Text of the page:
If you don’t suffer from an upset stomach after drinking a glass of ice-cold milk, you’re one of the lucky ones. According to NPR, only 35% of the global population as of 2012 can digest lactose, the main sugar in milk. Even though that number seems low, 35% is a huge leap from 0% of the population who could drink milk over 20,000 years ago. Back then, no one past infancy was able to consume lactose without getting diarrhea, which in some cases led to death.
It wasn’t until about 7,500 years ago that the lactase enzyme, that being the enzyme that allows humans to digest milk, didn’t switch off after infancy.
A 2009 study led by researchers from University College London found that a genetic change occurred in early dairy farmers located between the Balkans and central Europe that allowed them to drink milk without getting sick.
“Most adults worldwide do not produce the enzyme lactase and so are unable to digest the milk sugar lactose,” said Professor Mark Thomas of the UCL Genetics, Evolution, and Environment department. “However, most Europeans continue to produce lactase throughout their life, a characteristic known as lactase persistence.”
He continued, “In Europe, a single genetic change (13,910*T) is strongly associated with lactase persistence and appears to have given people with it a big survival advantage. Since adult consumption of fresh milk was only possible after the domestication of animals, it is likely that lactase persistence co-evolved with the cultural practice of dairying, although it was not known when it first arose in Europe or what factors drove its rapid spread.”
Scientists originally thought that lactose tolerance evolved in Northern Europe where people needed to supplement their vitamin D intake due to lack of sunlight, but the 2009 study proved this theory unnecessary. Yet, Thomas still admitted to NPR that he’s not sure why lactose tolerance evolved the way it did, and so quickly.
He believes, however, that a combination of two things led to the rise of humans becoming lactose tolerant and spreading the mutation to those in Northern Europe.
every lactose intolerant person holds within themselves the natural spirit of rebellion— fish marriage (@corviiid) February 11, 2019
Firstly, the people who first developed the lactase mutation near the Balkans experienced famine upon their migration into Northern Europe due to their inability to farm their crops in the shorter growing season. And secondly, Thomas believes that thanks to Northern Europe’s cooler climate, milk was naturally refrigerated. Therefore, people were drinking raw milk rather than fermented yogurt or butter, which doesn’t include as much lactose.
Milk drinking would most likely increase during times of famine, and therefore the malnourished people without the lactase enzyme were weeded out of the population. Diarrhea plus malnutrition in those days resulted in dehydration and certain death. Pepto Bismol wouldn’t be around for another 7,500 years or so.
Those who survived the famine passed on their enzyme mutation to their children, thus passing on the ability to consume milk.
Again, this is just a theory. We may never know why exactly the lactase mutation developed, and some scientists are still unsure of where exactly the mutation came from. A more recent study from 2015 provides evidence that Russian farmers from the Great Steppes region actually introduced the mutation to Europe more recently than previously thought.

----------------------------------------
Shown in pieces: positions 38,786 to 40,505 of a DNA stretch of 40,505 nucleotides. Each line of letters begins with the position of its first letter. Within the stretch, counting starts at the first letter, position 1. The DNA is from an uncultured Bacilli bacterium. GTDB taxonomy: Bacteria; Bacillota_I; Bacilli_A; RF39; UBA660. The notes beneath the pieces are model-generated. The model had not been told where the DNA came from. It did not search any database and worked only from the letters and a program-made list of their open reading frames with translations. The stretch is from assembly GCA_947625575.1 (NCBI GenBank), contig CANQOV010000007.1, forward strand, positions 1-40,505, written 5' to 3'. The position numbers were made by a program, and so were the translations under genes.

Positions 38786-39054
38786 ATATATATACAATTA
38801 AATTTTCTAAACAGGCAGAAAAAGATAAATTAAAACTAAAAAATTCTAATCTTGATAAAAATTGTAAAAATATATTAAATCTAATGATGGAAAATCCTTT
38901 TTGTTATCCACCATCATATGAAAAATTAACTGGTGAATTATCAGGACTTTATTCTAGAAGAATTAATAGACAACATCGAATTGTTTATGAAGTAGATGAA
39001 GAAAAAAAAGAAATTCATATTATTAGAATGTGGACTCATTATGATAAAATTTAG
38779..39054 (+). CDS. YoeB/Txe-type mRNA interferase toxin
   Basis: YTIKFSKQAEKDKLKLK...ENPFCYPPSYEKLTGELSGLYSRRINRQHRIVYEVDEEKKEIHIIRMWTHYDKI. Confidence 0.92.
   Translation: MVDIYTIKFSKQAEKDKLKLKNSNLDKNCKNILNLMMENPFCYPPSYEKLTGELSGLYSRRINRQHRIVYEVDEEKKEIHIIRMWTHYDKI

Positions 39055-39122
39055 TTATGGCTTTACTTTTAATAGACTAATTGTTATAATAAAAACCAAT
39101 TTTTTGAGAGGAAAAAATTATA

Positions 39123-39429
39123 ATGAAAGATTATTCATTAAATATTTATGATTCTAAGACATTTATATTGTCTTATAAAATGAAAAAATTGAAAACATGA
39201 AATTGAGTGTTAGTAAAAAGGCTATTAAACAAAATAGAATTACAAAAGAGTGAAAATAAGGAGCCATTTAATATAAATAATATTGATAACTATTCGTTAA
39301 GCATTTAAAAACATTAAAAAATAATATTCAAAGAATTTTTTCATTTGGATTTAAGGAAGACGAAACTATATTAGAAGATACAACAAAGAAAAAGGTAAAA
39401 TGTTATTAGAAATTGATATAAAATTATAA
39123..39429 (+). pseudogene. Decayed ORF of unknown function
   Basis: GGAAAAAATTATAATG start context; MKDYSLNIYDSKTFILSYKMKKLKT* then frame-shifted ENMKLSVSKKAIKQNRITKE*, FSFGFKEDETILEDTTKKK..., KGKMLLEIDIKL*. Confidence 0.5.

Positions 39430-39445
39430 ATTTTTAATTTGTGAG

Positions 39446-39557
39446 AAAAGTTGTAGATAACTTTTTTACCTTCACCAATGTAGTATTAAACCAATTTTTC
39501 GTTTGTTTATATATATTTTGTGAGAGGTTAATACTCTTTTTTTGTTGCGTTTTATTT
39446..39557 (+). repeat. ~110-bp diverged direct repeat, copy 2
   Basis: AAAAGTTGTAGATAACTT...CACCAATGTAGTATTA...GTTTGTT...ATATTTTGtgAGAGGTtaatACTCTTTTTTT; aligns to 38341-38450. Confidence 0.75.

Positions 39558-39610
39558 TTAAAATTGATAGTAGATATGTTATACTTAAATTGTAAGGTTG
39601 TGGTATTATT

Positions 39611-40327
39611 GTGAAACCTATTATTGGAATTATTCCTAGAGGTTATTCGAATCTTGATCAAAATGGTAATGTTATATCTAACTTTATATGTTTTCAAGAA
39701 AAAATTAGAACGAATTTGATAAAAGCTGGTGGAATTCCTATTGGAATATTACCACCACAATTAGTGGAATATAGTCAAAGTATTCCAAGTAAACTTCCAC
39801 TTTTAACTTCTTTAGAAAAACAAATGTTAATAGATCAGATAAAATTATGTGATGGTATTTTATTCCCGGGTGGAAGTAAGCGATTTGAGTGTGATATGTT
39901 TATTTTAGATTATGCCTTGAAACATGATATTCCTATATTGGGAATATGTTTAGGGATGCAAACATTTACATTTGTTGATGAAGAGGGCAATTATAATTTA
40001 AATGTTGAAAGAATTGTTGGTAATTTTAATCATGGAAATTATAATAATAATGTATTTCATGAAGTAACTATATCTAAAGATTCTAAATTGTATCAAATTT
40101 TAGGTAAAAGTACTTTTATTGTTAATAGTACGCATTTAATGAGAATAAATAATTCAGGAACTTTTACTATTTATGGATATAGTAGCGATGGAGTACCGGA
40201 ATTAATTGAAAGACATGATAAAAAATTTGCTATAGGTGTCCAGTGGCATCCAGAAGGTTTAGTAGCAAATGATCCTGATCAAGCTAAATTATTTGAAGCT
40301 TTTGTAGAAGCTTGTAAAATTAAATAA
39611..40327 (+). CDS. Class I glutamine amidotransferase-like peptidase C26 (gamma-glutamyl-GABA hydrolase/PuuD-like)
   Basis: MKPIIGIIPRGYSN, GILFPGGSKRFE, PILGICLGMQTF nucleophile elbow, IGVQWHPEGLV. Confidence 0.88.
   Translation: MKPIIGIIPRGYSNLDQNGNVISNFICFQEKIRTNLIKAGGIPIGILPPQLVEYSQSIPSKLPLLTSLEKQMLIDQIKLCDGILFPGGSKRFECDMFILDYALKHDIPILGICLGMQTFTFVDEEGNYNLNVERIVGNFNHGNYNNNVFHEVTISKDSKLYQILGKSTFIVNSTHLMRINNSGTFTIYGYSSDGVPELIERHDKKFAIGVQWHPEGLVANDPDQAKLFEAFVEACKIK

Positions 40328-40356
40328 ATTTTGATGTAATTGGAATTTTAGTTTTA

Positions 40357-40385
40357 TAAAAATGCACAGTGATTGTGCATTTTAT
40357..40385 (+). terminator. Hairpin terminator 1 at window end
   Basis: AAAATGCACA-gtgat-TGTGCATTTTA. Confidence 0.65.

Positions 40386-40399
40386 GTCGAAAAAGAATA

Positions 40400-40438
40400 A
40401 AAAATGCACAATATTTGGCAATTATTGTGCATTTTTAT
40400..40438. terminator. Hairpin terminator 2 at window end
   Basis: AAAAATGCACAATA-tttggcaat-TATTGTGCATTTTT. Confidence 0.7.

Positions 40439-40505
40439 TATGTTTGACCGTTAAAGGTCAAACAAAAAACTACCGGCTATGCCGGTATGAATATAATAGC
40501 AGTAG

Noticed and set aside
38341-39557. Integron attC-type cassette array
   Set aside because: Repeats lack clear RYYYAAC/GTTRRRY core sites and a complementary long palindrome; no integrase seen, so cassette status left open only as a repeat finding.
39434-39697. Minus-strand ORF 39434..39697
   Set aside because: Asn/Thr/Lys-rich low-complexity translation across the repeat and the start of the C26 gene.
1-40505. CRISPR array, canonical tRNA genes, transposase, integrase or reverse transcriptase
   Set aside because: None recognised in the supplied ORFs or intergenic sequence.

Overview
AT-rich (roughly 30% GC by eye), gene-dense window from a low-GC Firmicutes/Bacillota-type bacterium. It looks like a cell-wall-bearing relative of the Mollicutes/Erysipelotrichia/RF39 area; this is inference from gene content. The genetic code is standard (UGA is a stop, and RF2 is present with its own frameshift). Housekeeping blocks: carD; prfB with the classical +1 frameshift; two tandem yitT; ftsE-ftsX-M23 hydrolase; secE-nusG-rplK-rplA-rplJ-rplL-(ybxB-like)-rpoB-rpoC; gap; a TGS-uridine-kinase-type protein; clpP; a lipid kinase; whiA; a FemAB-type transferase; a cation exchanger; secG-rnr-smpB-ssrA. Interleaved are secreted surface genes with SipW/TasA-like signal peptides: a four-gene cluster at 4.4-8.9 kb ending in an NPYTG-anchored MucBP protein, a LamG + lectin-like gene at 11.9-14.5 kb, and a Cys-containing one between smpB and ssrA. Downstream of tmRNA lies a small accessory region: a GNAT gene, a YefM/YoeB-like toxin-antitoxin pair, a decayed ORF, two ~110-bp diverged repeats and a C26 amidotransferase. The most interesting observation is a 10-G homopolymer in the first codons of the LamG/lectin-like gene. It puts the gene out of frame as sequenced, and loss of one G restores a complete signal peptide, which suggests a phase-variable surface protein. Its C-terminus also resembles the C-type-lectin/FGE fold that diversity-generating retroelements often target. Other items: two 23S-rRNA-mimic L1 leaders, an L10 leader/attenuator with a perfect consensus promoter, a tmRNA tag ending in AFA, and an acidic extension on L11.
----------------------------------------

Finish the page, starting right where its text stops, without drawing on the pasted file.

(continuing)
Lactose tolerance, and intolerance for that matter, will remain a mystery for now. Until scientists can crack the ancient lactase code, we’re just going to have to deal with the fact that some of our ancestors evolved to drink animal’s milk and left some of us in the dust.
I had a lobster grilled cheese yesterday with a side of tomato cheddar soup to dip the sandwich into, and my lactose intolerant ass is still trying to process what happened to me.— Kima Jones (@kima_jones) February 13, 2019
And for that, we will forever be upset. As will our stomachs.
my lactose intolerant ass: *eats shredded cheese for breakfast*— ☆ emma ☆ (@_little__bat_) February 11, 2019
my stomach: pic.twitter.com/QWrylAJMdB
Just think, if that population in the Balkans did not evolve with that genetic variant, our lives would be completely different. We probably wouldn’t have ice cream.
My lactose intolerant self: who gonna check me boo?— Joshua Valdez (@Joshua_Valdez13) February 8, 2019
💩 👁 👁 💩
💩 👃🏻 💩
💩 👄 💩
Or cheeses that aren’t aged. Or Alfredo sauce…
And perhaps we’d never have to live through that sudden realization that we’re lactose intolerant. Our lives would be… so different.
But that’s all in the past. What’s done is done.
History cannot be changed. Facts cannot be erased.
However, modern day science has removed lactose from milk so people without the lactase enzyme can actually drink it. And there are some great cow’s milk alternatives out there.
Although, let’s be honest. We like to take the hard way through life.
what’s it like to not be lactose intolerant— sam clark (@14Samclark) February 10, 2019
So, to all you fellow lactose intolerant people out there, we raise a glass of poisonous yet delicious milk to you.
And to all 35% of you who can drink milk without needing to know where the closest bathroom is, we really envy your iron gut. Please, give us some of your enzymes.
Until the mystery of the missing lactase enzyme is solved, at least we’re in this lactose intolerance fight together.